Safe and Sound

NewDominion Bank

Charlotte, NC
5
Star Rating
Founded in 2005, NewDominion Bank is an FDIC-insured bank headquartered in Charlotte, NC. As of December 31, 2017, the bank had equity of $39.0 million on $338.5 million in assets.

Thanks to the efforts of 56 full-time employees in 3 offices in NC, the bank holds loans and leases worth $279.1 million, including $263.5 million worth of real estate loans. U.S. bank customers currently have $282.4 million in deposits with the bank.

Overall, Bankrate believes that, as of December 31, 2017, NewDominion Bank exhibited a superior condition, earning a full 5 stars for safety and soundness. Here's a breakdown of how the bank did on the three major criteria Bankrate used to grade American banks on safety and soundness.

WHAT IS
SAFE AND SOUND?

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THE INSTITUTION'S SCORE

Capital Score

Capital works as a bulwark against losses and affords protection for depositors when a bank is struggling financially. Therefore, when it comes to measuring an a bank's financial stability, capital is valuable. From a safety and soundness perspective, more capital is better.

NewDominion Bank did better than the national average of 13.13 points on our test to measure the adequacy of a bank's capital, receiving a score of 14 out of a possible 30 points.

One widely followed measure of this buffer is a bank's Tier 1 capital ratio. NewDominion Bank's Tier 1 capital ratio was 13.07 percent, higher than the 6 percent level considered adequate by regulators, but lower than the national average of 25.65 percent. A higher capital ratio suggests the bank will be better able to stand up to financial challenges.

Overall, NewDominion Bank held equity amounting to 11.53 percent of its assets, which was lower than the national average of 12.03 percent.

Asset Quality Score

This test is intended to try to understand how the bank's loan loss reserves and overall capitalization could be affected by problem assets, such as unpaid mortgages.

Having lots of these types of assets means a bank could have to use capital to cover losses, decreasing its cushion of equity. Many of those assets are also likely to be in non-accrual status and no longer earning money, pushing down earnings and elevating the risk of a future failure.

NewDominion Bank scored 36 out of a possible 40 points on Bankrate's test of asset quality, less than the national average of 37.49.

A handy indicator of asset quality is the percentage of problem assets a bank holds compared to its total assets. As of December 31, 2017, 0.10 percent of NewDominion Bank's loans were noncurrent, meaning they were more than 90 days past due or were in non-accrual status. That's below the national average of 1.01 percent.

Banks keep a reserve known as an "allowance for loan and lease losses" to deal with troubled assets . Comparing the reserve's size to the total amount of problem loans can be a handy indicator when evaluating a bank's ability to manage problem assets. Unfortunately, the FDIC did not provide information on NewDominion Bank's loan loss allowance in its most recent filings.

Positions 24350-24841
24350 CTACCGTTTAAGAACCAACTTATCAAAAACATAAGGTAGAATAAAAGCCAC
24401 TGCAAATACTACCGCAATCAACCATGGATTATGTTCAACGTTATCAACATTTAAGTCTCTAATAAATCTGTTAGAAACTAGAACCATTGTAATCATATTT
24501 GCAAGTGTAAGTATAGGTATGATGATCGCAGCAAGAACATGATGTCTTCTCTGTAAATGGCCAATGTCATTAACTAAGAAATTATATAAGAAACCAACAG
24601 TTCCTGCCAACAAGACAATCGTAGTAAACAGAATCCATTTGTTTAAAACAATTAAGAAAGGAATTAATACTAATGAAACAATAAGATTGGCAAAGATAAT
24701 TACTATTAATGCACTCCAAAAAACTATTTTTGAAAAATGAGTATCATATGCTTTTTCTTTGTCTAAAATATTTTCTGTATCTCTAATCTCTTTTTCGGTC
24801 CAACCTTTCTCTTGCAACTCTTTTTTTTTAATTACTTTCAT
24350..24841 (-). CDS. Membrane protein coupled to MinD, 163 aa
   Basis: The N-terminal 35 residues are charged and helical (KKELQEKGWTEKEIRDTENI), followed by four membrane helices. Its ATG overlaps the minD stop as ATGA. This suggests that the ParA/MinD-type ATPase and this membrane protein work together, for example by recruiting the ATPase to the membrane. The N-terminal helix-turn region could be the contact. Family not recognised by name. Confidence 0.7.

Earnings score

How profitable a bank is has an effect on its safety and soundness. Earnings can be retained by the bank, boosting its capital cushion, or be used to address problematic loans, potentially making the bank better prepared to withstand financial trouble. However, banks that are losing money are less able to do those things.

NewDominion Bank exceeded the national average on Bankrate's earnings test, achieving a score of 20 out of a possible 30.

Return on equity, calculated by dividing net income (profit, basically) by total equity, is one important way to measure a bank's earnings. NewDominion Bank's most recent annualized quarterly return on equity was 12.88 percent, above the national average of 8.10 percent.

The bank earned net income of $4.6 million on total equity of $39.0 million for the twelve months ended December 31, 2017. The bank had an annualized return on average assets, or ROA, of 1.42 percent, above the 1 percent deemed satisfactory in accordance with industry standards, and above the average for U.S. banks of 1.00 percent.

WHAT IS SAFE & SOUND?

Bankrate.com's Safe & Sound Ratings provide a star rating system to evaluate the current financial status of financial institutions. The information gathered about banks, credit unions and thrifts is updated as set forth in the Terms of Use of Safe & Sound Ratings and Reports. The Safe & Sound Ratings information is grouped by categories of banks, thrifts and credit unions.

Scoring methodology

Bankrate.com evaluates the financial condition of institutions and assigns a one- to five-star rating for each with five stars representing the highest rating. Institutions with satisfactory performance will generally receive a rating of three or more stars. The majority of institutions fall into the three- to four-star range. An institution with an "NR" rating may be too new to rate or may have limited the publicly available information in their regulatory filings. The "NR" is not an indication of financial strength or weakness. The Safe & Sound rating is believed to be reliable, but the information is not guaranteed. In addition, events since the information was collected may have altered the institution's financial condition.